The dynamic response of Arctic glaciers to global warming

Project Description
Short Title: GLACIODYN
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Global warming will have a large impact on glaciers in the Arctic region. Changes in the extent of glaciers will effect sea level, and may lead to substantial changes in sediment and fresh water supplies to embayments and fjords.

In ACIA, a simple approach was taken to estimate the runoff of all glaciers in the Arctic for a set of climate-change scenarios. Changes in the surface mass balance were calculated without dealing with the fact that glacier geometries will change. It was also assumed that the rate of iceberg production at calving fronts would not change.

To arrive at more accurate predictions, we propose an internationally-coordinated effort to study the dynamics of Arctic glaciers and develop new tools to deal with this dynamic response. The key elements of this effort are

(i) to make better use of observational techniques to assess the detailed dynamics of a key set of glaciers, and
(ii) to develop models that can be used to aggregrate data and that are sufficiently robust to have predictive power.

A set of target glaciers have been identified for intensive observations (in situ and from space) for the period 2007-2010. This set covers a wide range of climatic/geographical settings and takes maximum advantage of prior long-term studies.

The target glaciers are:
- Academy of Sciences Ice Cap (Severnaya Zemlya)
- Glacier No. 1 (Hall Island, Franz Josef Land)
- Austfonna (Svalbard)
- Hansbreen (Svalbard)
- Kronebreen (Svalbard)
- Kongsvegen (Svalbard)
- North Scandinavia transect (Langfjordjøkelen, Storglaciären, Marmaglaciären)
- Vatnajökull (Iceland)
- Kangerlussuaq basin (West Greenland)
- Devon Ice Cap (Canada)
- McCall Glacier (Alaska)
- Hubbard Glacier (Alaska)
- Columbia Glacier (Alaska)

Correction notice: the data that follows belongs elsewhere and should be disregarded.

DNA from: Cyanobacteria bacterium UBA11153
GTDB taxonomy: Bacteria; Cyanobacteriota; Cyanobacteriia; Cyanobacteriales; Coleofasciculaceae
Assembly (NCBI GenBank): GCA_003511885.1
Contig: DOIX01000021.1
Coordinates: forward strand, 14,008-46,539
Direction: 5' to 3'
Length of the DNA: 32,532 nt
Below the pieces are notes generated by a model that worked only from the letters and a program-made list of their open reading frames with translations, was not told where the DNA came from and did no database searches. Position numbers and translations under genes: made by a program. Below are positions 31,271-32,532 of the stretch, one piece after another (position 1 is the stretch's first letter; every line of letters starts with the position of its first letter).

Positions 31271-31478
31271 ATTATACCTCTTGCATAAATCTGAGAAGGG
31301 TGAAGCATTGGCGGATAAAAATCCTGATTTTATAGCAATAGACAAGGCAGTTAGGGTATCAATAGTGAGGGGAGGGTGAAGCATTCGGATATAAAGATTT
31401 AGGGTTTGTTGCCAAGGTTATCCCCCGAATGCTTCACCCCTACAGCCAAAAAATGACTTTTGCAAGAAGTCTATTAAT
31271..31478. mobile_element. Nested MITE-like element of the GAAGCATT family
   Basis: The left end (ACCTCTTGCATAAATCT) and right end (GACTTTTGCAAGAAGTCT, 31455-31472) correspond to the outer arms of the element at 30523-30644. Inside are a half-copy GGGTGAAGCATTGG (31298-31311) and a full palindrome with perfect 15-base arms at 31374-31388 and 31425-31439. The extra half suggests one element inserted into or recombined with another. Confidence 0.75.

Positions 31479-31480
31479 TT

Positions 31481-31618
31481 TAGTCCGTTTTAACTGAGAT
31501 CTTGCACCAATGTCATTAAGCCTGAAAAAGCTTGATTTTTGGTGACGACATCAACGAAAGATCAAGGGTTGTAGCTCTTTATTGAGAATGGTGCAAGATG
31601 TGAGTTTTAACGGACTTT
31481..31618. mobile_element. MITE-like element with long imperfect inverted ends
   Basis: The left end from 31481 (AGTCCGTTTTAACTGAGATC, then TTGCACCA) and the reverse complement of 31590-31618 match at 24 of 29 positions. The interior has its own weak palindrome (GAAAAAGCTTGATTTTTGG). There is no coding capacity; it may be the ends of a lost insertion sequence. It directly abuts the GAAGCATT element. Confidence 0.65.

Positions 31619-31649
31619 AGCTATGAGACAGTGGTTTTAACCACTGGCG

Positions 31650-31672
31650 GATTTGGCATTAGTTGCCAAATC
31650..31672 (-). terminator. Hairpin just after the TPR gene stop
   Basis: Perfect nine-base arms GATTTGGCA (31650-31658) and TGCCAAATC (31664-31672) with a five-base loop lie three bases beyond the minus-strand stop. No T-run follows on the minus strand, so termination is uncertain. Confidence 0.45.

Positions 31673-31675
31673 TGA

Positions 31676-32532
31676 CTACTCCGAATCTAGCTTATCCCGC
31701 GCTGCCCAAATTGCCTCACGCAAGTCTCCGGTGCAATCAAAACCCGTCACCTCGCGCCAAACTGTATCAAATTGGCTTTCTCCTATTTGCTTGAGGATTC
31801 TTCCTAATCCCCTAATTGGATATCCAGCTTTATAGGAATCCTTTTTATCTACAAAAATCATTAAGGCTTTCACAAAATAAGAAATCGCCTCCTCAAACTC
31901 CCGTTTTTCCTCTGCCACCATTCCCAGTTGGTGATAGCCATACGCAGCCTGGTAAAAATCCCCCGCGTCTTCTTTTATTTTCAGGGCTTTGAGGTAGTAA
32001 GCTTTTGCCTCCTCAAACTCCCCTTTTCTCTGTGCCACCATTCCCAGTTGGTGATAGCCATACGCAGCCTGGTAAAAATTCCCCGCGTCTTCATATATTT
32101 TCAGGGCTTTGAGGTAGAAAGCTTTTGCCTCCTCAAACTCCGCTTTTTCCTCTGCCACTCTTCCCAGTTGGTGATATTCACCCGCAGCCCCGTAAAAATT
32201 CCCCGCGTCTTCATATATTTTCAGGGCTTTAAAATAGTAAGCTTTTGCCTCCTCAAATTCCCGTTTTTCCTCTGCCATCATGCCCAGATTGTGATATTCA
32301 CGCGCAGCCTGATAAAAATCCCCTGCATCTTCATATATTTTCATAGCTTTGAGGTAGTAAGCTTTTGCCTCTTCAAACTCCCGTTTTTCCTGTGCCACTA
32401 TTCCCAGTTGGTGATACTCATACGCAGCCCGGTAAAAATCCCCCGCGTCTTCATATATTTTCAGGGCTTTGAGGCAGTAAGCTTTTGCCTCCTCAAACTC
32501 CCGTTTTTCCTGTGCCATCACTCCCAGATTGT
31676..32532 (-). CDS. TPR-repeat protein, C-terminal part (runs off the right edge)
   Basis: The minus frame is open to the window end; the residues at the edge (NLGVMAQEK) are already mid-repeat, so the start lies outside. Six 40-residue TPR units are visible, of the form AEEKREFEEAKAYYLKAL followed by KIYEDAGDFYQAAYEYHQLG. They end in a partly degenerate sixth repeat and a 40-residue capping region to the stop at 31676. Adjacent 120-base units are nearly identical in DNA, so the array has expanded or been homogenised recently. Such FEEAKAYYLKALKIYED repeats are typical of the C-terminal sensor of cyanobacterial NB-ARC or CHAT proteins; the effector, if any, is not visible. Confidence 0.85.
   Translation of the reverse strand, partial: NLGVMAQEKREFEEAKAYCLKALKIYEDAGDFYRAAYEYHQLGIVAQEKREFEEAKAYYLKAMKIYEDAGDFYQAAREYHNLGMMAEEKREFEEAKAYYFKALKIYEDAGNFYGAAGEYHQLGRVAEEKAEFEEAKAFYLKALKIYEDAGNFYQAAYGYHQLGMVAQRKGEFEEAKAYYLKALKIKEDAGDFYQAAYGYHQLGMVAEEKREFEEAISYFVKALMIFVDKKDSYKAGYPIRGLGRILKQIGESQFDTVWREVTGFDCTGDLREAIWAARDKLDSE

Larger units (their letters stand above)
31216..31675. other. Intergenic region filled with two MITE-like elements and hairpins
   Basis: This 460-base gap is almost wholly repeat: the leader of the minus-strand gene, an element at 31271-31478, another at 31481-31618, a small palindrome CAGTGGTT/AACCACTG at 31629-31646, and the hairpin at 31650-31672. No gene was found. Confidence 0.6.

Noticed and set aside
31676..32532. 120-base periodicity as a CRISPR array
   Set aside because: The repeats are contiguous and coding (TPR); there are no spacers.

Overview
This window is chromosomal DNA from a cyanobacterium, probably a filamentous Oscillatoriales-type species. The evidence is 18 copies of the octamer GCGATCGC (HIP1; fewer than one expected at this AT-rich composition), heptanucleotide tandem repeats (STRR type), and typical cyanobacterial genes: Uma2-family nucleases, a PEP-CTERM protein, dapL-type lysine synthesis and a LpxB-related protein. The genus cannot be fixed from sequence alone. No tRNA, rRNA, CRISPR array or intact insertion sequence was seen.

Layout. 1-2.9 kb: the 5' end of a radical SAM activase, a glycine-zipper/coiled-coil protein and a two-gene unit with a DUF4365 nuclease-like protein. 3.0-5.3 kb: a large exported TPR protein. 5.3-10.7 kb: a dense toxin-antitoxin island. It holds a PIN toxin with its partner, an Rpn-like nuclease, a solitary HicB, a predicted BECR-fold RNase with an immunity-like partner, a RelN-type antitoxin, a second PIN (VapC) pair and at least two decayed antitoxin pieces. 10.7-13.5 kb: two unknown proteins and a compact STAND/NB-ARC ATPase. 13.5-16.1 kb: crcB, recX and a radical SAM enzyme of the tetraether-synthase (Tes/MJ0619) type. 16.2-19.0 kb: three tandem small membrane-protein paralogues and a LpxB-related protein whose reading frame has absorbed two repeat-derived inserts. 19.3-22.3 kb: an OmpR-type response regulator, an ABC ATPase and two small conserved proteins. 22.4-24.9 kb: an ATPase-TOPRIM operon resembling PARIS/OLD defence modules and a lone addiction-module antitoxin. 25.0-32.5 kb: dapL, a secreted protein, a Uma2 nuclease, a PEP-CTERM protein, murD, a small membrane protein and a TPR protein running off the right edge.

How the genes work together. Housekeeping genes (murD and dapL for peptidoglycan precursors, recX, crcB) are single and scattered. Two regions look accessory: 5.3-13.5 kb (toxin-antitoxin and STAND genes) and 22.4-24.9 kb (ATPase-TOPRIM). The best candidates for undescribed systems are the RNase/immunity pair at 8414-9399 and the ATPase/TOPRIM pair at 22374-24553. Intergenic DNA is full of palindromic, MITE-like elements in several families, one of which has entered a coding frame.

Among the target glaciers are glaciers for which information is available on length/area in historical times [reports, drawings, photographs, old maps, etc.]. This information will be combined with the newly derived maps to reconstruct glacier evolution from the Little Ice Age into the present. This will provide a better perspective for projecting changes in the coming century.

Special attention will be given to tidewater glaciers. We want to look carefully at the interaction between surface processes and dynamics (e.g. the influence of meltwater supply on ice velocities and consequently calving rates; interactions between terminal moraines, sediment flux, and ice velocities). In a warming world some glaciers will transform from cold to polythermal, or from polythermal to temperate. We want to study the effect of such transitions on glacier dynamics and related rates of retreat. Another important aspect of study is the surface albedo. Poor drainage of meltwater may lead to more extensive zones of soaked snow and supraglacial lakes (as seen in large parts of the Greenland Ice Sheet), thus enlarging the sensitivity of ablation rates to warming.

Model development will be conducted in parallel with the observational programmes. The modelling work will deal with processes acting on the smaller scale (e.g. parameterization of the calving process) and on the larger scale (e.g. global dynamics of tidewater glaciers, response to climate change, interaction with sediment dynamics).